Minafi's Take on VICSX vs WSBAX
Here's an in depth look at the differences between Vanguard Intermediate-Term Corporate Bond Index Fund Admiral Shares ($VICSX) and Wilmington Short-Term Bond Fund Class A ($WSBAX).
To start off, here's a look at the basics of each fund. Keep an eye on the FI Score. That's a custom score from 0 to 100 that we generate based on how good this fund is for the casual investor. Most investors only need a handful of total funds in their portfolio. The higher the score, the more likely this is one of those few. Score alone isn't enough! Keep reading on to see how different (or perhaps similar) these two funds are.
- Mutual Fund
- High Yield Bond
Vanguard Intermediate-Term Corporate Bond Index Fund Admiral Shares
Expenses: 0.07% (Better than 1% of similar funds)
This is an OK choice for a High Yield Bond Bond fund. See why »
- Mutual Fund
- High Yield Bond
Wilmington Short-Term Bond Fund Class A
Expenses: 0.73% (Better than 1% of similar funds)
This is a bad choice for a High Yield Bond Bond fund. See why »
Both $VICSX and $WSBAX are categorized as Mutual Funds. Mutual funds are often offered by 401(k) platforms and are essentially the same as ETFs. Mutual funds are generally offered by an investment platform – Fidelity has Fidelity mutual funds, Vanguard has Vanguard mutual funds. Mutual funds are ideal for retirement investing since you can invest any amount. That allows you to invest every last cent and benefit from the market.
The biggest disadvantage of mutual funds is that you're usually limited to the funds on your investment platform. If you're investing on Fidelity, you'll want to pick Fidelity mutual funds (or any ETF). Same with Vanguard. Some platforms offer mutual funds from other platforms, but they may charge a purchse or redemption fee. I'd recommend using the same platform as your funds – or stick to ETFs.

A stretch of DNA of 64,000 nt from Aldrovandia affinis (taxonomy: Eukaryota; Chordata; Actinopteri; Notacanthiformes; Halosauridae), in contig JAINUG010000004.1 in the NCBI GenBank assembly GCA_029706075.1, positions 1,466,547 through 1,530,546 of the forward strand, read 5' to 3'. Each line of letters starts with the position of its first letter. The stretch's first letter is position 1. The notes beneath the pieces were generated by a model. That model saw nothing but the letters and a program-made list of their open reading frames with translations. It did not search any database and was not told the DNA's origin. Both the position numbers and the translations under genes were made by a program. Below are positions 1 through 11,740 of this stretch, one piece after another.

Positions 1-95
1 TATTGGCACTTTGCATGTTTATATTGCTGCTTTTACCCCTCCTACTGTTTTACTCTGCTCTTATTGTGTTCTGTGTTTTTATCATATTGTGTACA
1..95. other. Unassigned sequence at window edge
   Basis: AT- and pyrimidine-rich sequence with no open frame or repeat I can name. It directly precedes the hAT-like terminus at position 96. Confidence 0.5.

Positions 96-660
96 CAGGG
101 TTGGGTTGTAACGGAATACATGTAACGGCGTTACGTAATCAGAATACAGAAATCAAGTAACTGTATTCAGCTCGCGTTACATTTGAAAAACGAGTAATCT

To learn more about the difference between these two, you can read about the difference between ETFs and Mutual Funds.
When evaluating a fund, the first things I look at are:
- What it invests in
- How much it charges in fees
- How large the fund is
Let's look into these criteria one by one and see if either of these funds stands out.
Fund Holdings Comparison
Both of these funds are Bond High Yield Bond funds – which means they're likely both investing in about the same investments behind the scenes.
Minafi's FI Score algorithm takes into account the category and market. The more niche a fund is, the lower the score. This doesn't mean it's a worse fund, but it does mean you should stop and make sure this a fund you need to diversify your portfolio.
|Market Score||9.9 /10||1.7 /10|
|Category Score||0.0 /10||0.0 /10||Total||9.9||1.7|
A score of 10 means this is a solid market and category that almost every investor will want to have investments in. The lower the score, the more specific the investment. These scores are based on when most investors would add these funds to their portfolio. A score of 10 means that this fund (or one like it) belongs in a three-fund portfolio. The lower the score, the farther down in your portfolio a fund would go.
Fees are one of the biggest killers of portfolio growth. The difference between a 2% fee and a 0.04% fee over 30 years can result in your portfolio having half the total value!
If you're just getting started investing and learning how fees impact your portfolio, I'd encourage you to read through my free investment course (specifically '2.2 - All About Fees') where I go over all the different types of fees you can be charged and how to lower them.
For these two funds, VICSX has an expense ratio of 0.07% while WSBAX has an expense ratio of 0.73%.
Fund Size Comparison
One place these two funds differ is in their total assets under management. This is a good indication of how many other investors trust this fund. A large fund by itself doesn't mean it's a good fund, but it is one thing to consider when figuring out how to choose the right fund.
In the case of these two funds, VICSX is a large fund with 31.5 Billion in assets under management. WSBAX, on the other hand, is a small fund with 48.3 Million in assets under management.
Winner: $VICSX, Vanguard Intermediate-Term Corporate Bond Index Fund Admiral Shares
Which Should You Choose? VICSX or WSBAX?
Since both of these funds are Bond High Yield Bond funds, you'll most likely only need to invest in one of these funds – not both. Running both of these funds through Minafi's FI Score algorithm, gives VICSX a score of 84 and WSBAX a score of 30.
Neither of these funds has an FI Score above 90 – which is a red flag. I'd look into more funds to find one with a higher FI Score.
Winner: Neither, I'd research more funds if you're looking to invest for retirement.